Thursday, December 30, 2010

Baby It's Cold Outside

A teaching just as true and appropriate today as it was when Tozan was alive in the 9th century:

"In the old days in China there was a priest named Master Tozan. A monk asked him, 'How can we escape from this severe heat and cold?' This is not just a question about sever heat and cold. It is a question about the very reality we are always facing—a melancholy and difficult reality, a reality that is full of suffering. People are sick and in pain; people have lost their homes in disasters and wars and have nothing in which to believe any longer and are suffering in their despair. For those whose belongings have all been destroyed, their refuge in the material world has been shown to be empty and meaningless. This kind of pain is always occurring all around us.

"Master Tozan answered the monk, 'You have to go where there is no hot and no cold!'

"The monk continued, 'Where is that place where there is no hot or cold? Where is that true place of refuge for the mind?'

"The priest answered, 'When it is hot, become that heat completely! When it is cold, become one with that cold—completely and totally! When it is painful, become that pain completely and totally, and when you are miserable become that misery totally and completely! In the very midst of that, go beyond all thoughts you hold in your mind, let go of all ideas of good and bad or gain and loss—let go of all these thoughts—and from there grasp that place of your very own vivid life energy! That which directly experiences that "ouch"—feel that life energy directly, grasp the life energy that feels that pain and sorrow.'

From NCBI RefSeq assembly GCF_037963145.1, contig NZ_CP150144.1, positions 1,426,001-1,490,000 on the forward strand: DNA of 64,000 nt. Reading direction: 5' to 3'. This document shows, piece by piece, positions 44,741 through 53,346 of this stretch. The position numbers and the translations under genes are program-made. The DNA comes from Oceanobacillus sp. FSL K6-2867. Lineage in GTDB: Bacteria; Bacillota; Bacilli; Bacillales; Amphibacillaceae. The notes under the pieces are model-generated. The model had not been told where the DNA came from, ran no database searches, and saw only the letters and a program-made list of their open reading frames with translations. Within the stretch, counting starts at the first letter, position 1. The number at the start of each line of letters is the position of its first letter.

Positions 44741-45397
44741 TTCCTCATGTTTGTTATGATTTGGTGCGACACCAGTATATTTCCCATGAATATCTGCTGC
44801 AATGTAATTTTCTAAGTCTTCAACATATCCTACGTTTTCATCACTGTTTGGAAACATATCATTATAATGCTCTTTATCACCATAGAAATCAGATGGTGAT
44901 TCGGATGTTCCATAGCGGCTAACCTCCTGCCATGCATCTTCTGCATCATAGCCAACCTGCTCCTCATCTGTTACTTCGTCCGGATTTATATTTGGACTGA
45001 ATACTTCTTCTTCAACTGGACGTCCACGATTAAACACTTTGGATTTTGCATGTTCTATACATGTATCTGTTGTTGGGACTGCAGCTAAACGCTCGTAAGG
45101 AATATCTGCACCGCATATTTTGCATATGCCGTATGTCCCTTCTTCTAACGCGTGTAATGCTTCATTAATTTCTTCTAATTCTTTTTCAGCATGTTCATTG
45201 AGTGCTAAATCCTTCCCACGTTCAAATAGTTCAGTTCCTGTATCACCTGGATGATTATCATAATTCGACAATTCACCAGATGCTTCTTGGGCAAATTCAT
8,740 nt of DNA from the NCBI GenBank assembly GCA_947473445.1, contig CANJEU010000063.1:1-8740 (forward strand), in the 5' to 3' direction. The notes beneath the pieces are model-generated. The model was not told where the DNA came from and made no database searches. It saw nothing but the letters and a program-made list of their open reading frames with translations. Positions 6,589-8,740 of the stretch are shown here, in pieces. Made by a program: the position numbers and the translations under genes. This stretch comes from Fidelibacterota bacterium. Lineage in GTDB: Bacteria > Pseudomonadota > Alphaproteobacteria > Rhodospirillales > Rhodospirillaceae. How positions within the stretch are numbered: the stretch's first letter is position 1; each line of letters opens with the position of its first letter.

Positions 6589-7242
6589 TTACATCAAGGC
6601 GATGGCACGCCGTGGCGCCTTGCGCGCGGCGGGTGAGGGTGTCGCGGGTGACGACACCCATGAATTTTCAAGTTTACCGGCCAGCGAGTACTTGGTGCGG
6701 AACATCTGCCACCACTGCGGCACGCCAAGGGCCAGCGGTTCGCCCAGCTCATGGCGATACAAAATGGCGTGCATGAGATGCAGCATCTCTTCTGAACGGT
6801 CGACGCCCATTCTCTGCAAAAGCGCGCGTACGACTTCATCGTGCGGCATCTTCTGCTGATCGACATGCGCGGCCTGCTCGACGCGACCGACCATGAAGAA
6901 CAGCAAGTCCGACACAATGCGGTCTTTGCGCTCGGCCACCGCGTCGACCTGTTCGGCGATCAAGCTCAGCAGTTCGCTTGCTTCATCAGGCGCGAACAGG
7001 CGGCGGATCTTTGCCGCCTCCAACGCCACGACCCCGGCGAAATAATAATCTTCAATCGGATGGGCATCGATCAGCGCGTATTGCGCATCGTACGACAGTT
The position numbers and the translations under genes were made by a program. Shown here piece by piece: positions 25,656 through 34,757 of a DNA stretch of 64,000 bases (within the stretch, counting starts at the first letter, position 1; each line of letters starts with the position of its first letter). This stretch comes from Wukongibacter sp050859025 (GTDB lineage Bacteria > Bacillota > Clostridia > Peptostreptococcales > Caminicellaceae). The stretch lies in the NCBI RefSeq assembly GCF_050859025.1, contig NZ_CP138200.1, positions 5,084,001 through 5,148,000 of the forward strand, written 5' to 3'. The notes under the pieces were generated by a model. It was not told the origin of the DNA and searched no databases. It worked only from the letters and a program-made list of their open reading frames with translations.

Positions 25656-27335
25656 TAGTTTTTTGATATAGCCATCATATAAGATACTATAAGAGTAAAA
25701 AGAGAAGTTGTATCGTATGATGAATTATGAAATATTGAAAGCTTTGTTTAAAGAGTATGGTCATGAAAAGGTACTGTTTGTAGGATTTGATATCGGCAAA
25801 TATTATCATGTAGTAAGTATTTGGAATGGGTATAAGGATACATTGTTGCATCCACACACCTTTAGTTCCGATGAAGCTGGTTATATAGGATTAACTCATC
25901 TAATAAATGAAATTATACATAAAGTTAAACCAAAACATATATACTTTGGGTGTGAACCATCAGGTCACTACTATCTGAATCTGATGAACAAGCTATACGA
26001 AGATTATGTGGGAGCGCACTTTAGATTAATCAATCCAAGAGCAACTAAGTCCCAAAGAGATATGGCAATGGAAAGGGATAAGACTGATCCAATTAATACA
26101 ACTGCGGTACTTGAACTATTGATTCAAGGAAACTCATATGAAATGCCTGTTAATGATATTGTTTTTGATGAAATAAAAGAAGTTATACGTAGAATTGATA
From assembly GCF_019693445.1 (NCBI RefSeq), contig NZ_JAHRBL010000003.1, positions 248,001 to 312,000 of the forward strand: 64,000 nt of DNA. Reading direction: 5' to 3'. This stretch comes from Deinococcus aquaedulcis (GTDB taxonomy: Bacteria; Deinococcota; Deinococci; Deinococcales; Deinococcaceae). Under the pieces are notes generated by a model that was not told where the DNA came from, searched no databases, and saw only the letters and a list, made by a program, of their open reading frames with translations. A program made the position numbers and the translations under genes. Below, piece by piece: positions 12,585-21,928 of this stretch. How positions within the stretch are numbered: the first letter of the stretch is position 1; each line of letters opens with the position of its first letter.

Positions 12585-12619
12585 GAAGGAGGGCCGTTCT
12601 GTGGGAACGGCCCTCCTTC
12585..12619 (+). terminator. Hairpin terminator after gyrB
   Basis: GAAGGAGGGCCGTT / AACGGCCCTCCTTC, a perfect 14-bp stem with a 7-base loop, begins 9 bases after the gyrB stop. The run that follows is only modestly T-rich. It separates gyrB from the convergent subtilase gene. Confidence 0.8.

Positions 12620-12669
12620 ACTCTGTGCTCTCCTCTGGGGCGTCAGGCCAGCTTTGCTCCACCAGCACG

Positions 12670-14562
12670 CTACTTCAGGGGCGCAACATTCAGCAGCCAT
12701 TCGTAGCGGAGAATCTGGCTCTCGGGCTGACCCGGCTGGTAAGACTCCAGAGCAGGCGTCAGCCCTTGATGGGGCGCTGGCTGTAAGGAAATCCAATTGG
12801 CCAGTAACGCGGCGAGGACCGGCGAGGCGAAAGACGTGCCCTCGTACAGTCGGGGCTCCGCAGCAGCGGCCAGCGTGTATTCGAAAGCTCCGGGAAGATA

More important than finding a way out of pain and suffering, or trying to find a place where there is no pain and suffering, is to go directly to that place where the pain and suffering are being experienced, to go to where you feel that pain and that sadness directly and totally. Touch that life energy directly and with your own experience. Use that actual direct experience which you have grasped as your base, and stand up strong and firm. This is how the master answered the monk."

The Path To Bodhidharma
Shodo Harada

Remember, though, that "go beyond all thoughts you hold in your mind, let go of all ideas of good and bad or gain and loss—let go of all these thoughts" does not mean you become a brainless, non-thinking zafu decoration. If you find worthless, counterfeit dollar bills in your wallet, knowing that using them will simply get you in trouble, you throw them away, you get rid of them. But you don't throw away all your money; much of it is valuable and needed to function in daily life. What you are being asked to do is become discriminating enough to separate the valuable from the worthless, that which causes trouble from that which is beneficial.

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